Obliteration or the Stars (re-edited)

... suicide is, of course, only seldom expressed through the literal immolation of one's own flesh...


Only the Individual Man to and upon and for himself can apply the necessary emotional and psychological pressure required to compel his spirit to the highest, most lofty and essential of all human expressions and aspirations; pressure that the Nihilist alone among men is capable of producing, he who, standing ever before the yawning refuge of Suicide, is perpetually tempted towards Its dreadful arm insofar as It continually promises (and can certainly guarantee) a decisive end to the arbitrary capriciousness of life that only he seems capable of everywhere perceiving; arbitrariness that manifests in his every creative triumph and philosophical breakthrough, threatening in ways untold to exhaust his desire for life through the ever-alienating relativism that arises out of the actualization of his own subjective experience, particularly of the heightened and emphatic type; relativism that each day taunts the Nihilist with no afterlife hope nor lasting glory to even be had in this, despite all his many subjective victories; Suicide which must everyday and in every way remain a viable, accessible option, one that leaves the Nihilist with no other choice but destruction or conquest, obliteration or the stars, annihilation or the face of God inclined to him, if only him and him alone.


The kind of ordered hierarchicalism – whether in society or the individual man – that leads to the hardest, most subtle, nuanced and sublime of all insights and creative achievements can only be brought about by physical, mental and spiritual violence: the saying of a thousand no’s to a single yes, the burning of a thousand temples for a single shrine, the sacking of a thousand cities for a single citadel.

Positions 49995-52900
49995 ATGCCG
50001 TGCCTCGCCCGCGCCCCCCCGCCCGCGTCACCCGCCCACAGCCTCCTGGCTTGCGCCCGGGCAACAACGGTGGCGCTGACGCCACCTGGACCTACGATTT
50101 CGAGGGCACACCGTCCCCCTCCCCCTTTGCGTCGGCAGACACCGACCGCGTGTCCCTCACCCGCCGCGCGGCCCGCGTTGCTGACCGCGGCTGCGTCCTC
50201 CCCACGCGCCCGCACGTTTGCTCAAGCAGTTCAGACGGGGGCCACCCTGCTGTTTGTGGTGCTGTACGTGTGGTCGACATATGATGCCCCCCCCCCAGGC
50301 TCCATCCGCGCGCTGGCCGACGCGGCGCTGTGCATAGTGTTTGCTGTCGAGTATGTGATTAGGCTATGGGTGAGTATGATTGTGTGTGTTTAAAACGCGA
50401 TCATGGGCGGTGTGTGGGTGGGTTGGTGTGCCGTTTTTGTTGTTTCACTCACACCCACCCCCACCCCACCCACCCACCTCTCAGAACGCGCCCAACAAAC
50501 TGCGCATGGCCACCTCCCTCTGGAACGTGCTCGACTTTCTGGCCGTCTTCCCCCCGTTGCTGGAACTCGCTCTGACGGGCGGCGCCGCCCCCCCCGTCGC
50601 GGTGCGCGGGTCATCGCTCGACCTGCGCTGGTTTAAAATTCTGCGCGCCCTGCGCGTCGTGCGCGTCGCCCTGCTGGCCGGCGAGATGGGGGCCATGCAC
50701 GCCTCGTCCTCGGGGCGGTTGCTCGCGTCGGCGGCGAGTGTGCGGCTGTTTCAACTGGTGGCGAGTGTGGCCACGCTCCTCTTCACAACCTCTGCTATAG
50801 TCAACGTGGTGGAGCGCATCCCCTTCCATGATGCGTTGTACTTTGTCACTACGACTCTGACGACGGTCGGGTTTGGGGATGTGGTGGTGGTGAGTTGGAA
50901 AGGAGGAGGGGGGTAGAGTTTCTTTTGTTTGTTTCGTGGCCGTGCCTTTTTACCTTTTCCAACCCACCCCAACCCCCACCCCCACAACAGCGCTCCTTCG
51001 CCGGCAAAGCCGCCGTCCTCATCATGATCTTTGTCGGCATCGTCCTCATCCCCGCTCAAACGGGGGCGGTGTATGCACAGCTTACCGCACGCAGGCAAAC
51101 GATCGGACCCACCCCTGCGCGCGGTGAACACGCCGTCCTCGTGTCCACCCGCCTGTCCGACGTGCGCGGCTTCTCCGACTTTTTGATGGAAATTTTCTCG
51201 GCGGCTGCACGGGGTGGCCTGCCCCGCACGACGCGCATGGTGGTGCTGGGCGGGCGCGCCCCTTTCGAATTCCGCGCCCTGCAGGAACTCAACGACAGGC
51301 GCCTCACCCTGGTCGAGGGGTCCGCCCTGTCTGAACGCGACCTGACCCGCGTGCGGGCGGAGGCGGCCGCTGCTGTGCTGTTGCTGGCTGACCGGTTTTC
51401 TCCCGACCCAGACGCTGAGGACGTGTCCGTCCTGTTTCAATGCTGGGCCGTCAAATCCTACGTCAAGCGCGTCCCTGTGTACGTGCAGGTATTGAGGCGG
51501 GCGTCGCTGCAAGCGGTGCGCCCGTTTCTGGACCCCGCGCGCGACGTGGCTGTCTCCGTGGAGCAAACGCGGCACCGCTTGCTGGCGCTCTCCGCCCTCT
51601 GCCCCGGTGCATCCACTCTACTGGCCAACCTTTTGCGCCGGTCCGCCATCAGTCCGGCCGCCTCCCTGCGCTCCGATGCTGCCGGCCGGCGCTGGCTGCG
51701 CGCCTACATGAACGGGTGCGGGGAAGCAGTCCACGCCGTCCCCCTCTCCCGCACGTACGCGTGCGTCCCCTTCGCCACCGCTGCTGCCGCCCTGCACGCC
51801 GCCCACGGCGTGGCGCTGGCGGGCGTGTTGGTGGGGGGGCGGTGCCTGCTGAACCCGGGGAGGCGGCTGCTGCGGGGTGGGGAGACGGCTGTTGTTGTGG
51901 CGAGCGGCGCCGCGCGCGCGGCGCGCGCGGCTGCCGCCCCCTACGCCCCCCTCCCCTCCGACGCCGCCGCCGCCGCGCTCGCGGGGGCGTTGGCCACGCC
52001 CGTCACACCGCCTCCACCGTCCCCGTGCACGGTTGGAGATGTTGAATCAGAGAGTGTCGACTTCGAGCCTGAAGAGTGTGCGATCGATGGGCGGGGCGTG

For in that disorienting flatness of internal and external disorder which necessarily precedes and calls forth the Order of Hierarchy can no thing be concretely appraised as great or worthy, for in that place are no distinguishing monuments of universal or cultural import by which a man, wherever he stands, can consistently orient himself so that he might begin to move in a productive direction; import that can only arise from a people who are beginning to become aware of themselves “as such”; education which is itself a violent and discriminating act towards all those and that which they perceive and actualize as “other”; the best instructors of these truths being those gargantuan, hierarchical tyrants who are themselves most violent and discriminating, they who, through an indomitable strength of will and unwavering sense of purpose acquired by the overcoming of the good-natured liberality that inhabits (and so often threatens) us all, are able to draw together, galvanize and inspire by their captivating lead all those who are (or desire to be) nearest to such ones in taste, temperament and achievement; galvanization that begins to texturize the “actual” moral and aesthetic landscape of a self-consciousing people whose communal soul will soon find itself dotted and way-marked by the tales of the glorious deeds their most beautiful brethren; texture by which all those who inhabit such a landscape may more clearly and explicitly divine which rung they themselves stand in order of rank: man’s first and highest spiritual need.

Agony in the Garden, Titian

Agony in the Garden, Titian


Suicide is, of course, only seldom expressed through the literal immolation of one’s own flesh.

The far more common, subtle and yet menacing form of self-slaughter is witnessed when a man persistently abnegates his own unique will by surrendering it to and co-mingling it with the indeterminate norms and mores of his neighbors; abnegation that sees such a one begin to genuinely believe in the innate “goodness”, objective “righteousness” and irreplaceable “expediency” of the dominant beliefs, customs and values of one’s greater culture and people; abnegation that, if practiced often enough, fixes such beliefs as immovable Truths in the unconscious “reality” of man’s moral psyche, impervious thereafter to any emotional impetus that may seek to jar such a psyche out of it’s objective delusion with the hope that a man might be reawakened to the truth of life that can only be found in himself.